ONE NIGHT AT KAM’S:
YES, THIS STORY REALLY IS TITLED ONE NIGHT AT KAM’S, IN ALL CAPS.
THAT LAST SENTENCE IS PART OF THE TITLE, AND SO IS THIS ONE.
AND THIS ONE.
“Fuck this,” she says, and she stands up and kicks back and connects. The oversized highchair smacks backwards. A squeak echoes hard and clear as she skids her heel on the white quartz floor. The echo hits her in the face like a cold wet rag. She wipes her damp face with the sleeve of her undone straightjacket, but only smears the liquid, not even sure anymore if the moisture is the sweat dripping off her hands and oozing out her pores or the condensation of her yawp enveloping her at all angles. She tells herself it doesn’t matter one way or another — but that’s a lie too. She tells herself thousands of others feel the same way, but, now ripping off the shirt, she feels no consolation. She can’t win. Not at his game.
“Fuck you,” she mumbles to the white walls. They don’t care. They keep closing in at a glacier’s pace. “I’m not wrong. You’re wrong.”
Glaciers, she thinks. That sounds right. Glaciers plow the landscape; they flatten the valleys — crush them under unspeakable pressure. If I stay in this room, I, too, will be flattened.
“I am convicted.” She sighs. “I mean, I have conviction.” This she says with her eyes to the ground.
She whips out her knife again and paces. To and fro and back and forth and side-to-side. She ambles, she traverses, she storms, she lumbers. None of these walks help her think.
Of course I can’t think, she thinks. She stares at the walls. I’ve learned I can’t think for myself. I’ve learned to take orders from . . . well, from him.
The man with eyeglasses but no eyes peers down at her from behind the glass window set forty feet high in the west wall. He sits with his arms crossed. When he speaks, he vomits the rumbling voices of smug men. But right now he says nothing. He’s already said enough.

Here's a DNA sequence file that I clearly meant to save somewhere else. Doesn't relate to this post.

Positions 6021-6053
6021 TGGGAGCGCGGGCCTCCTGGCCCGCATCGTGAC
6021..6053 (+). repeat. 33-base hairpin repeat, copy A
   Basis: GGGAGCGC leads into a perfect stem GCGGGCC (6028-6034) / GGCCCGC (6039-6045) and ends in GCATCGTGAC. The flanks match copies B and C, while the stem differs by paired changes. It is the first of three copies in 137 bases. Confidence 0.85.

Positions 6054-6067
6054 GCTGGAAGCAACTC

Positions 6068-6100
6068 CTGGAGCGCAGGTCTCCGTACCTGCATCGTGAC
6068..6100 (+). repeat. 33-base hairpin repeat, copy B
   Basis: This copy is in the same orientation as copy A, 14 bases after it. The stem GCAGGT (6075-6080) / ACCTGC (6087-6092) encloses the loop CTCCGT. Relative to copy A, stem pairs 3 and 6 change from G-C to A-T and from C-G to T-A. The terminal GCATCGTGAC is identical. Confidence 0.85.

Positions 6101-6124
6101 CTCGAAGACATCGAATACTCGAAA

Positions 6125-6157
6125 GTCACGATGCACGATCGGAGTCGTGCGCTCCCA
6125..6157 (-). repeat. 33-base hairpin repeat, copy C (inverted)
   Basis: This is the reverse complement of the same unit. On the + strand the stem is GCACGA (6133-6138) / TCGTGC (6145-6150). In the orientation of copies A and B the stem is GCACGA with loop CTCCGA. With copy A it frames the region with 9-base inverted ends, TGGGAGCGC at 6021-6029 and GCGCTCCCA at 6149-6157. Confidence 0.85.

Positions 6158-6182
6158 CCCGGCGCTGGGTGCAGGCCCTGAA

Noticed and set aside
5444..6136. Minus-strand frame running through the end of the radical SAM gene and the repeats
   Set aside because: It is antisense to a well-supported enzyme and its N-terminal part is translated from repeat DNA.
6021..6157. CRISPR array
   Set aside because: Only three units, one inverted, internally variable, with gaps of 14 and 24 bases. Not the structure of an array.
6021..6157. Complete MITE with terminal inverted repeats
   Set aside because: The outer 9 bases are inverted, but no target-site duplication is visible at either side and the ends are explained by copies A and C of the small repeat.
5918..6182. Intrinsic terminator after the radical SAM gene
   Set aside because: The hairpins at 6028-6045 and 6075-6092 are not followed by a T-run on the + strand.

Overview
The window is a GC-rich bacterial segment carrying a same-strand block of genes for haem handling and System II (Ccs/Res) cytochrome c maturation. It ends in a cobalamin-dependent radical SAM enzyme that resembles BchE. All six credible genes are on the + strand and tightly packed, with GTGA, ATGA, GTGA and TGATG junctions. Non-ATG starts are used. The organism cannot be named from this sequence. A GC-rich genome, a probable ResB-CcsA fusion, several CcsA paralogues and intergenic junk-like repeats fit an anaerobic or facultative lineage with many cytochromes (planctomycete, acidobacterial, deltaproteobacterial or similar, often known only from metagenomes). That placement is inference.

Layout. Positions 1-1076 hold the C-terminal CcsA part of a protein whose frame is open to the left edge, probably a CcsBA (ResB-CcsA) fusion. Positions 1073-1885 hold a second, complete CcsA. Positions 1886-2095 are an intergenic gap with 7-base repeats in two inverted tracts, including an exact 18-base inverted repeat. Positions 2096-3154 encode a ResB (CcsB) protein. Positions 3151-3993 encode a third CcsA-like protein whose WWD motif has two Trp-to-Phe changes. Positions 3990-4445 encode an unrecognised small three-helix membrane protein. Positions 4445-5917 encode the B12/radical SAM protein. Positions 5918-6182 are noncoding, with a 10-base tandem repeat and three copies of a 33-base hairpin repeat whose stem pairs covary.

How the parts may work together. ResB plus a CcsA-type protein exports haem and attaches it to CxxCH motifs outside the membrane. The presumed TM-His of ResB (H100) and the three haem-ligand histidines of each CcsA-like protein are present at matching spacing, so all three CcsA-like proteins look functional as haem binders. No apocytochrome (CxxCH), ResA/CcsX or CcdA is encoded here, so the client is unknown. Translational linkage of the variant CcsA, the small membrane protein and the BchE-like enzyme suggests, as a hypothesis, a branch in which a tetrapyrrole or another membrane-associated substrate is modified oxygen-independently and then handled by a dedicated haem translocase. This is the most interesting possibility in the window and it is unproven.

He has no eyes. He doesn’t see. He knows.
“Fuck it,” she says. She snatches a handful of hair and saws it off. She grabs thick, luxurious handful after handful and separates it from herself with sharp metal. Biting her lower lip and wincing, she convulses and shakes out the loose strands.
I’m a person, she thinks. He should appreciate me not as an object for his penetration but as a person, but he won’t, and that’s why I’m going.
She flips the knife in her hand and stabs down into the stone floor with the might of a Greek titan. She is as strong as any man who ever lived. The twelve inch blade rests halfway in the quartz. “This is my mark. I’ve made it, and now I’m leaving.”
She turns her back to him and walks toward the door — the door that has always been unlocked but she never thought she would need to use. She thought she could live within the rules of the room. One foot away from leaving, the door swings open for her. She furrows her brow, combs through her downy and uneven hair. Turns back, tilts her chin up. Her head is a camera, her eyes lenses, and she tilts up, pans right, and zooms in on his face.
He smiles. His colorless lips are horizontal, expressionless, not different than before when he was not smiling, but he is smiling nonetheless. Nonetheless he smiles at her knowingly.
She sees this and realizes she will not win by leaving. At least not in his mind. In his mind he has won by making her want to leave. He thinks her leaving proves what he knows: she is not fit to meddle in man’s work; she’s leaving the office to go back home to cook his food in the kitchen and iron his collared shirts and slacks in the laundry room.
“You’re wrong,” she says to him. Her eyes lock on his lack of eyes and she says: “I haven’t lost your game. I’ve quit yours to start my own. This room, this fucking room, this clean white room where both silence and sound deafens me, this room is a glacier, and it will melt someday.”
His grin spreads wider without him even moving his lips.
“You don’t see and you don’t think. You only know.”
She sees her own reflection in his glasses.
“I’m done with your knowledge. Finished. I will never know because I think, and I think that is the only right way.”
He knows she is wrong. .